As one of the founding supporters and full members of the DRM consortium, Ampegon is delighted to promote a newly released video created by the consortium.

Originally conceived and storyboarded from discussions between Ampegon and the DRM consortium, the video hopes to capture the imagination of members of the public and high-level government decision-makers: The video highlights both the quality benefits of digital DRM broadcasting, as well as the useful Journaline and data transmission functions which offer possibilities far beyond the capabilities of analogue broadcasts. It goes on to propose how individual nations – especially those in the developing world – might launch digital radio in their country, roll out new services, and promote new development of home-grown business and industry to support it.

Ruxandra Obreja, Chair of the DRM consortium, launched the video during an online webinar held in lieu of the annual DRM presence at the IBC Broadcasting Conference and Exhibition. Reacting to the positive reception from the webinar’s participants, she said: “This video has been the product of months of work, with the participation of the DRM Consortium, Ampegon and the talented David James, who led the production. We are delighted with the professional result. We hope that it will highlight the significant advantages of DRM, especially to shortwave broadcasters, including energy efficiency, broadcast quality, and data services.”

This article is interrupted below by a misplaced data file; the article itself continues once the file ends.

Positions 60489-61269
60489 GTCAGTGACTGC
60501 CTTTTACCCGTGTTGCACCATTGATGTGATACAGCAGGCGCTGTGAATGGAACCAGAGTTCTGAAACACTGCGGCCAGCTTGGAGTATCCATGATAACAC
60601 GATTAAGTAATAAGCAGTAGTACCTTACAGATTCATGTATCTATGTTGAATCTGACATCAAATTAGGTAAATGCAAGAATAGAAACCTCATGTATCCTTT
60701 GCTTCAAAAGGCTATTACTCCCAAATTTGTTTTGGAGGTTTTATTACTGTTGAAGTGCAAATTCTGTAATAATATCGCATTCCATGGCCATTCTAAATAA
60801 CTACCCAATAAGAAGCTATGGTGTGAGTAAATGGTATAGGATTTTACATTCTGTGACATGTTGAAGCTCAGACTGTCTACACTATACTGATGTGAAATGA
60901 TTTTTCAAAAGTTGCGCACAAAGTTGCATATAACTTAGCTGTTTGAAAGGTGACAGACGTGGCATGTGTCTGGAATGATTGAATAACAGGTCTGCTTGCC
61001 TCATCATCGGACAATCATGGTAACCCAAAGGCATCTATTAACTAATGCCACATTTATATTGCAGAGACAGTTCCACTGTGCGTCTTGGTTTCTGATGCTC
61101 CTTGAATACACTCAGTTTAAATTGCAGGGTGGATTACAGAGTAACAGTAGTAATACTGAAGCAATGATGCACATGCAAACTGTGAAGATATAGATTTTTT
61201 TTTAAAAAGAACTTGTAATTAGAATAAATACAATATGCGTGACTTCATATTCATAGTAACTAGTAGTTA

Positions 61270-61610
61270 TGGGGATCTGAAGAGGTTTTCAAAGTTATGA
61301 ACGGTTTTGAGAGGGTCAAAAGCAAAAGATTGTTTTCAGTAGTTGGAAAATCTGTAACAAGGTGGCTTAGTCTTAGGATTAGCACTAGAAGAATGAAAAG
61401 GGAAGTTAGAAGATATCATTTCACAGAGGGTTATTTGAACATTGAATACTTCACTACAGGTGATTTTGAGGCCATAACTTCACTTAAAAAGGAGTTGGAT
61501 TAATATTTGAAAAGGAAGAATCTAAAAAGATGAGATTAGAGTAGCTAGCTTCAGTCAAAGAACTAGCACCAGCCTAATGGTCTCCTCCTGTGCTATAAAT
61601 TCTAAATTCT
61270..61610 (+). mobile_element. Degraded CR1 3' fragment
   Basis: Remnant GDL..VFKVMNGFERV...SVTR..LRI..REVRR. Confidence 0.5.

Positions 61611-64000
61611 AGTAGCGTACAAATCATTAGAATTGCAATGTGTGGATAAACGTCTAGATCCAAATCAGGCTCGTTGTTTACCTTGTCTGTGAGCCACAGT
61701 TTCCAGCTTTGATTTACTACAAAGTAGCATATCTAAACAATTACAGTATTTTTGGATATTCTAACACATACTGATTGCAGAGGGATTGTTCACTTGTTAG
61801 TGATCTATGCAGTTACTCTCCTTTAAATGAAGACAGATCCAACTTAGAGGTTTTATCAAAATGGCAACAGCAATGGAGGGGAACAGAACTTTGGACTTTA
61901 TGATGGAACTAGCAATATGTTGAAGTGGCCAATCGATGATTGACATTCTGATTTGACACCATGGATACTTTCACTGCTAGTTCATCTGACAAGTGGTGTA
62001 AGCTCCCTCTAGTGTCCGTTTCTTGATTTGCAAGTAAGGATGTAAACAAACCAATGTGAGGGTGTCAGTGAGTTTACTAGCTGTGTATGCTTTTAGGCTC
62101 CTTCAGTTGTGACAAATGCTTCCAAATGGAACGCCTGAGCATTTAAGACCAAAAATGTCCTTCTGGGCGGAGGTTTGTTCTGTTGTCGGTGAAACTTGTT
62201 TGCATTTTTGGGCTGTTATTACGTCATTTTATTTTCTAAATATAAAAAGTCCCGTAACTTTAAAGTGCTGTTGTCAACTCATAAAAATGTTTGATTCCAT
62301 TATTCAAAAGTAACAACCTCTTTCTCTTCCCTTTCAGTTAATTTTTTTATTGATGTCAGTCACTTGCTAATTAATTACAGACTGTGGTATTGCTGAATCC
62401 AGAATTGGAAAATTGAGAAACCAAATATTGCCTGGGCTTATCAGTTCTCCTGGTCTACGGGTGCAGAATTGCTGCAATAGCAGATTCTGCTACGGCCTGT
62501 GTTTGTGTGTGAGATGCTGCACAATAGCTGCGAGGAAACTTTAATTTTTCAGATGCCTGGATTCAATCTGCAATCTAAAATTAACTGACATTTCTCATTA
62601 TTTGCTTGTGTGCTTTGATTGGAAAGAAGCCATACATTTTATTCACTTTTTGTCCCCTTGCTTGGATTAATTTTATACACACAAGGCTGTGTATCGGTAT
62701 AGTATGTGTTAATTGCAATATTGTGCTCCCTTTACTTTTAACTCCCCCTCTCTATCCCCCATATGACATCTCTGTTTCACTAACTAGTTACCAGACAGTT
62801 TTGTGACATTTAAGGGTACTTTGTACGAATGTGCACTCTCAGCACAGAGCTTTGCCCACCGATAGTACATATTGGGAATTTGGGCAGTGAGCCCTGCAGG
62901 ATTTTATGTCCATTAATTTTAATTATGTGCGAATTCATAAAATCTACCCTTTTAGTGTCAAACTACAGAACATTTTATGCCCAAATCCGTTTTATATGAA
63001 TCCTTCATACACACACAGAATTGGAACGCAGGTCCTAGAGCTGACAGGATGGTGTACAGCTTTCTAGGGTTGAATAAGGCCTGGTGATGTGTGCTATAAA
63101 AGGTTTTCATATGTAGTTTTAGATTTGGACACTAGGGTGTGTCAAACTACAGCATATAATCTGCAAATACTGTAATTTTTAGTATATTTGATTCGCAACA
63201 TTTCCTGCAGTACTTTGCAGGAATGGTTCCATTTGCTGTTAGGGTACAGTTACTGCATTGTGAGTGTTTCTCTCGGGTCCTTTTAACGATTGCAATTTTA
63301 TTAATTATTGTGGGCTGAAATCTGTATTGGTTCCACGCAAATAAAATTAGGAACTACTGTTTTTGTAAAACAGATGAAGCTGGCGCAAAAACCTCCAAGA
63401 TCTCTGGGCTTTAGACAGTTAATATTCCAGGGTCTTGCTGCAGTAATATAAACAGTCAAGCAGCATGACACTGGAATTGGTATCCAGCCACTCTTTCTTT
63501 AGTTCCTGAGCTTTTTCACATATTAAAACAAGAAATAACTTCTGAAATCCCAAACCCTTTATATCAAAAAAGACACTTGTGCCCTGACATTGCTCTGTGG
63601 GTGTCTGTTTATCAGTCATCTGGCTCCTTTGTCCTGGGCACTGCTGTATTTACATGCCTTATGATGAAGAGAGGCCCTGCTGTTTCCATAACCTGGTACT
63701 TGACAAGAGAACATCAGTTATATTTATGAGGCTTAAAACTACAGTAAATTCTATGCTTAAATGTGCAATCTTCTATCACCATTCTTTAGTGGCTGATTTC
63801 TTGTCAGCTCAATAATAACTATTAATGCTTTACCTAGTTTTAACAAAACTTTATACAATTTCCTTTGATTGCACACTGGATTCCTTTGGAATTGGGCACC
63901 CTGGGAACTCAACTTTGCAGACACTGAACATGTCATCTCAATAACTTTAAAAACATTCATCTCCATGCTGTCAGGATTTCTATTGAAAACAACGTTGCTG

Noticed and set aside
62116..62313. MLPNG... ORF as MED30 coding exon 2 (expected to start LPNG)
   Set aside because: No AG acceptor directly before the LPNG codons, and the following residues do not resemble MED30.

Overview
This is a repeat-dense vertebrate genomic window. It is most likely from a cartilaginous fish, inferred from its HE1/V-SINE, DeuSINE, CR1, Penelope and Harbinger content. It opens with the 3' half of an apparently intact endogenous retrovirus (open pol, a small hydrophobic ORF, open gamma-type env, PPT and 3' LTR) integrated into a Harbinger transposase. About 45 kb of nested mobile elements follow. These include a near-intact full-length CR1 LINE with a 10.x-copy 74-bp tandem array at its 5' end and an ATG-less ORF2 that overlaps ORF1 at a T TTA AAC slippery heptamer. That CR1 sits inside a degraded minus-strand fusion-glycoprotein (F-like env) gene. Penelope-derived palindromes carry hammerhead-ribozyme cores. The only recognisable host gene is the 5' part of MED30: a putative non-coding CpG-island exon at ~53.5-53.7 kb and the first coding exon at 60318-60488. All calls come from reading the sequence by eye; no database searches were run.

Simon Keens, Sales and Business Development Manager at Ampegon and webinar participant, added: “The Covid-19 pandemic has left billions of people around the world isolated in their homes, millions of which do not have a mobile phone or internet access. Digital radio not only offers a high-quality means to receive news and entertainment in areas with little or no infrastructure, but DRM can also provide internet-like services and even remote schooling – sending images and textbooks to students via radio. This is specifically able to support to the poorest and most vulnerable in society in times of crisis. Using Ampegon’s shortwave transmitters with the power of DRM, such services can be provided to millions of people from a single transmitter located thousands of kilometers away.”

All Ampegon’s high-power shortwave transmitters are built DRM-ready, and simply need the DRM modulator and content-server hardware necessary to allow DRM broadcasting. Meanwhile, lower power solid-state transmitters have been designed to operate primarily in digital DRM mode. Shortwave transmitters previously supplied to customers can also be updated to permit the DRM function. Please contact Ampegon directly or through your local representative if you would like further information about DRM shortwave broadcasting.